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How Married Filing Separately Can Save You Taxes

by | Apr 1, 2024 | 2024, Accounting, Tax Credits and Deductions, Tax planning, Taxes | 0 comments

Filing jointly or separately

The IRS deems taxpayers wedded if they are legitimately married under state law, reside together in a state-recognized common-law marriage, or are separated but do not have a separation maintenance or final divorce decision at the conclusion of the tax year.

Of the 150.3 million tax returns filed in 2016, the most recent year for which the IRS has available figures (at the time of writing), 3.07 million were for twosomes who filed separately.

  • These partners filed separate tax forms to show their own income and expenses.
  • They had to agree on whether to itemize costs or take the standard deduction.
  • If their salaries were comparable, filing separately and taking use of their varied deductions or medical expenditures would most certainly help them save money on taxes.

Filing separately with similar incomes

When both couples work and earn roughly the same amount, filing separately may result in a lower tax bill for the pair.

  • When they examine the tax due amounts for combined and separate filing statuses, they may realize that combining their earnings places them in a higher tax category.
  • Their savings are determined by a number of other circumstances, such as their financial condition and whether or not they have children.
  • The “married filing separately” status lowers the deduction for IRA contributions and eliminates some tax credits, among other tax benefits.

Using miscellaneous deductions by filing separately (for tax years prior to 2018)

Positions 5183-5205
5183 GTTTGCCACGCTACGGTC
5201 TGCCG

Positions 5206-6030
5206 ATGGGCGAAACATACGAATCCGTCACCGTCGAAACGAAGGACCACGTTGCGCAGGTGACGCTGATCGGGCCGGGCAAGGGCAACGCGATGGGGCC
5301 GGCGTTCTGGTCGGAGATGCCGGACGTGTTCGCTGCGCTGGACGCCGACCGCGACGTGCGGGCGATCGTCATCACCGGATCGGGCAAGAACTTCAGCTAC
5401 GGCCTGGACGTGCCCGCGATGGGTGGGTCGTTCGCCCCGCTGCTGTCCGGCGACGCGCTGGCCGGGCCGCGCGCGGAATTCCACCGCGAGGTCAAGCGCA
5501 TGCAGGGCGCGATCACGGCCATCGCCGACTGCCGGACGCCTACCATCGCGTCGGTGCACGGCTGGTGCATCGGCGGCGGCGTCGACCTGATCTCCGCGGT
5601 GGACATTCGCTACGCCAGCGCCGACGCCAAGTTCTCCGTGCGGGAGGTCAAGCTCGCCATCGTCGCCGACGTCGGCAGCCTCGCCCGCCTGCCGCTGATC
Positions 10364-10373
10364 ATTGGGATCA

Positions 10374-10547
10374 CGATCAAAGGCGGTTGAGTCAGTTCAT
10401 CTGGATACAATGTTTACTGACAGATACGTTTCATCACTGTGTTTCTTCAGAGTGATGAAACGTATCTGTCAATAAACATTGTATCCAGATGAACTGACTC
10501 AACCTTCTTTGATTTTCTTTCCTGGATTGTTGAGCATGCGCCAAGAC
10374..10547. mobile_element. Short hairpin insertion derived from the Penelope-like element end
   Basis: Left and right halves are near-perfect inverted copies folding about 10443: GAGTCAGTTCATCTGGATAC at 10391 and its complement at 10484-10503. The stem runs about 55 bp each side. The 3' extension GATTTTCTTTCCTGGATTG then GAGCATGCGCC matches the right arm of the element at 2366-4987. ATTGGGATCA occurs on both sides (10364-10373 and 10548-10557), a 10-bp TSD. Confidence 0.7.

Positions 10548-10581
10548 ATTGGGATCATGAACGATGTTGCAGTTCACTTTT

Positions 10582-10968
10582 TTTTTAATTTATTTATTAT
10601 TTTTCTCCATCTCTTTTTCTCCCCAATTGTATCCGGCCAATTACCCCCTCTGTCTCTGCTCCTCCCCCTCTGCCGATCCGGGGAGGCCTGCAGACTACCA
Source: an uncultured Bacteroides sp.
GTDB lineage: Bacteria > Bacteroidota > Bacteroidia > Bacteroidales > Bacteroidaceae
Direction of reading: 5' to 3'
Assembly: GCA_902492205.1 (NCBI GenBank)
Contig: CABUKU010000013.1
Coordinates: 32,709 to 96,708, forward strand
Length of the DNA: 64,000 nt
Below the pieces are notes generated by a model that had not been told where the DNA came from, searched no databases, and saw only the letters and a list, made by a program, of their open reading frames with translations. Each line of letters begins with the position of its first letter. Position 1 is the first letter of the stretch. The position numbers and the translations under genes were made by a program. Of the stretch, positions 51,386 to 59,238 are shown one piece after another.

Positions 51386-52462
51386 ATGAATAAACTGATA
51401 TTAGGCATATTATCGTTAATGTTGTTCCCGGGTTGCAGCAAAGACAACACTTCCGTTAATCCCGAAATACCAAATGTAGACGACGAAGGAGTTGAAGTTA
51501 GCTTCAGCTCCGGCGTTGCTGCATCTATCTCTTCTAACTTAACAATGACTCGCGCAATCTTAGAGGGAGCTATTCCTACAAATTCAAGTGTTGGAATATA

Miscellaneous deductions can reduce taxable income, but they must total more than 2% of adjusted gross income (AGI) to be reported on Schedule A.

Spouses with union dues, job-search expenditures, tax preparation fees, and unreimbursed business expenses may find that their miscellaneous deductions are ineligible when their combined income rises.

A spouse who often travels for work may incur significant airline expenses for luggage and itinerary changes, making the miscellaneous deduction worthwhile.

Starting in 2018, these incidental costs are no longer deductible.

Filing separately to save with unforeseen expenses

Adjusted gross income also impacts whether a couple can claim unreimbursed health-care expenditures and casualty losses on Schedule A to reduce taxes.

  • Out-of-pocket medical costs are not deductible until they exceed 7.5% of your adjusted gross income.
  • Casualty losses must be greater than 10% of AGI and occur in a federally declared disaster region.

When the pair files separate returns, the spouse who suffered a loss or incurred a significant medical expense calculates deductibility against his or her lower AGI. When one spouse may minimize their taxable income in this way, married filing separately may reduce a couple’s overall tax burden.

Filing separately to guard the future

When you don’t want to be held accountable for your partner’s tax debt, selecting the married-filing-separately status provides financial protection: the IRS will not apply your return to your spouse’s sum owed. Separate returns make sense because they prevent the IRS from taking a spouse’s tax refund if the other falls behind on child support payments. Couples in the process of separating may avoid filing joint returns in order to prevent IRS issues after the divorce, but a spouse who concerns her partner’s tax ethics may want to live a separate tax life. Couples in community-property states should consider state law while selecting how to file.

At PSA CPA we are happy to do you and your spouse’s taxes, start to finish. Simply give us a call at 301-879-0600!


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